Igloo delivery

PARIS – Edouard Remise always has his elevator pitch ready.

The 31-year-old is co-founder of Igloo, an app-based service that delivers clothes by bicycle so that shoppers can try them on at home at night.

According to Remise, the service fills an important niche for clients who are too busy to visit brick-and-mortar stores, but don’t want to purchase items without trying them on.

For retailers, “Igloo extends your hours of operation from 8 to 11 at night without you actually having to be open,” he said.

A selection of items from the stockroom of Galeries Lafayette’s Paris Montparnasse store will be available through the Igloo app starting in December. If the pilot goes well, Galeries Lafayette could integrate the try-at-home service as an option on its Web site, like the women’s wear brands FRNCH and Héroïnes have already done.

The upstart Deliveroo-for-clothes might seem an odd bedfellow for Galeries Lafayette, which has been bastion of brick-and-mortar retail since the department store group was founded in 1893.  But for Edoardo Manitto, Galeries Lafayette’s director for development and innovation, testing new technologies and finding ways to work with start-ups is a key element of the group’s strategy.

“Physical retail still has a major card to play,” but department stores in the future will need to “merge and converge” with e-commerce elements to bring in the advantages of the Web for clients, Manitto said.

Igloo is one of 10 retail and e-commerce start-ups selected by Galeries Lafayette for the first edition of its accelerator program created in partnership with the Silicon Valley-based Plug and Play center.

Lafayette Plug and Play aims to speed up growth for innovative retail start-ups by providing coaching as well as a forum to connect investors and corporate clients.  The start-ups set up shop in the accelerator’s space in the 10th arrondissement for the length of the three-month program, bridging the gap between large institutions like Galeries Lafayette and start-ups whose products are just now hitting the market.

“Big companies like ours have scale, but not as much speed—while these start-ups have speed but are not always equipped to handle the scale,” Manitto explained.

In addition to the Igloo app, start-ups in the accelerator’s first round include Smartzer, a technology that makes video content shoppable; Easy Size, which analyzes big data on purchase behavior to help online shoppers choose the right clothing size; and Alcmeon, a tool for customer care through social networks.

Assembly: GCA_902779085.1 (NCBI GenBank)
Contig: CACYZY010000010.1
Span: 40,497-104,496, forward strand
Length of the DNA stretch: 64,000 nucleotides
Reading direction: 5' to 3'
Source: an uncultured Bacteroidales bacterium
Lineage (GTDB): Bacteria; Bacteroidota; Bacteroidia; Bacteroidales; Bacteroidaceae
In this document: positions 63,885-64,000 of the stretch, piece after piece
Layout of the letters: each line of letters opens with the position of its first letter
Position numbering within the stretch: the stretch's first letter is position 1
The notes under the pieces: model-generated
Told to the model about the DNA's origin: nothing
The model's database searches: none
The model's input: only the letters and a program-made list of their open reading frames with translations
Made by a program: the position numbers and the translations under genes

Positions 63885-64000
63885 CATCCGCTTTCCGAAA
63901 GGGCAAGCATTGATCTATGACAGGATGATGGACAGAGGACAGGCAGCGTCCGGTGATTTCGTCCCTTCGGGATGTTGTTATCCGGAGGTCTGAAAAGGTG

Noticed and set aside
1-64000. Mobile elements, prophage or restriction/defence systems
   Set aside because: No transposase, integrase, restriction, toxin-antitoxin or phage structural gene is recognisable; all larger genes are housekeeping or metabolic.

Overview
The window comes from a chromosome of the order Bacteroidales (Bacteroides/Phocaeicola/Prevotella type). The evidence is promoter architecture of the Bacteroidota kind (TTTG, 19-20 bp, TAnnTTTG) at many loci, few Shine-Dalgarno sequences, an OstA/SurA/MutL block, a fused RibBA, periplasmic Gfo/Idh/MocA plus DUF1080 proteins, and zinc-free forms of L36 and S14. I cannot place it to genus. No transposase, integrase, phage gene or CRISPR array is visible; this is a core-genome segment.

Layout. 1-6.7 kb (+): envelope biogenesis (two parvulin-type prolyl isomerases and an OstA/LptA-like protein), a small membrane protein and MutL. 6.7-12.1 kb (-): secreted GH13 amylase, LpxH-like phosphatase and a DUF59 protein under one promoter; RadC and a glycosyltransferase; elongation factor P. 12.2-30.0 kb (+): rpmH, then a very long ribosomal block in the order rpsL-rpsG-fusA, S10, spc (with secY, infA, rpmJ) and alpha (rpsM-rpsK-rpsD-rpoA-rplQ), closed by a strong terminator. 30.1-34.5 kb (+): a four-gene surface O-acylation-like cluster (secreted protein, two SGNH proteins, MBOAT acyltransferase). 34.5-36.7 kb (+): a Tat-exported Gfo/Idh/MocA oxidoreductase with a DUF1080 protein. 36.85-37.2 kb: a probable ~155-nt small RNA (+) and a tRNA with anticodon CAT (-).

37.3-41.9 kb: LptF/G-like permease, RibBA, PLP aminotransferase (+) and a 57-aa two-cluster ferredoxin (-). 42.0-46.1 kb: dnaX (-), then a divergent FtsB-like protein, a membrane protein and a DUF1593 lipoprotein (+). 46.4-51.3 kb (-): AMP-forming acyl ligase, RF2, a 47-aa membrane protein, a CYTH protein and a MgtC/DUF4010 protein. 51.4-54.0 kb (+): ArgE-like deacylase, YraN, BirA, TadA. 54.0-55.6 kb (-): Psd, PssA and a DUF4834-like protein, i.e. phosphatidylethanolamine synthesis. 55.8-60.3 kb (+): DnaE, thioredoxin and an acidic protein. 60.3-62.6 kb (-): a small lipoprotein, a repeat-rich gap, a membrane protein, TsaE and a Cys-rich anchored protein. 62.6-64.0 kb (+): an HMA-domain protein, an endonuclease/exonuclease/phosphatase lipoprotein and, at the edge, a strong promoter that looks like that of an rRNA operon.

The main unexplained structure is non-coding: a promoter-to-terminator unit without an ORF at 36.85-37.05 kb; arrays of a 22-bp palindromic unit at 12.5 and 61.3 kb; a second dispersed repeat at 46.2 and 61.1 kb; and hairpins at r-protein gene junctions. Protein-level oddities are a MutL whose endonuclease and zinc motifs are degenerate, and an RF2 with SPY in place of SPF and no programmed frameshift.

While Galeries Lafayette has made plans to test some of the start-ups in its own stores, they were not selected to solve the department store’s own operational challenges—but rather for their potential to disrupt the retail industry more broadly.

“We need to think about what retail is going to be tomorrow,” said Charlotte Dieutre, director of the Lafayette Plug and Play accelerator. “We are open to helping the entire ecosystem figure that out.”.

Since launching in September, the accelerator has brought in executives from a spectrum of brands to meet with the start-ups—from French electronics and appliances retailer Darty and Lacoste to Chanel.

“Recently we had the digital chiefs from Richemont and FNAC on the same day,” Dieutre marveled. “Normally it could take months for a start-up to get in touch with either of these people.”

The Lafayette Plug and Play accelerator comes as Galeries Lafayette and other brick-and-mortar retailers adopt new technologies to head off challengers in e-commerce and fast fashion. Department stores are exploring a number of ways they could bring the benefits of online shopping into physical outlets in order to better serve shoppers and boost their value for brands.

Manitto identifies augmented reality as one technology with potential. These applications that rely on GPS data and the smartphone camera to create a modified image of one’s surroundings could help customers navigate a store in a targeted way.  Instead of relying on physical signage, customers could be taken directly to the products that interest them via pointers on their screens.

In addition, augmented reality mirrors are being developed that could help shoppers virtually test different styles and colors. These mirrors digitally take a person’s measurements and project the clothes onto his or her frame.

Galeries Lafayette has already partnered with the start-up Sky Boy to create an augmented reality element for this year’s holiday installation. The smartphone app tells an animated story about polar bears threatened by climate change by superimposing it on the surroundings of visitors as they walk through the store.

While the application doesn’t include any practical element to assist shoppers, Manitto said it could help future augmented reality initiatives by exposing shoppers to the technology in an exciting way.

“We aren’t talking about science fiction,” said Manitto. “Augmented reality is real and it’s coming soon.”

Yet shoppers will ultimately decide which technologies to embrace.

“It’s is about testing and learning all the time,” said Dieutre. “The technology has to stay in line with preferences and expectations. If the client doesn’t respond, then it doesn’t make sense to get too far ahead.”

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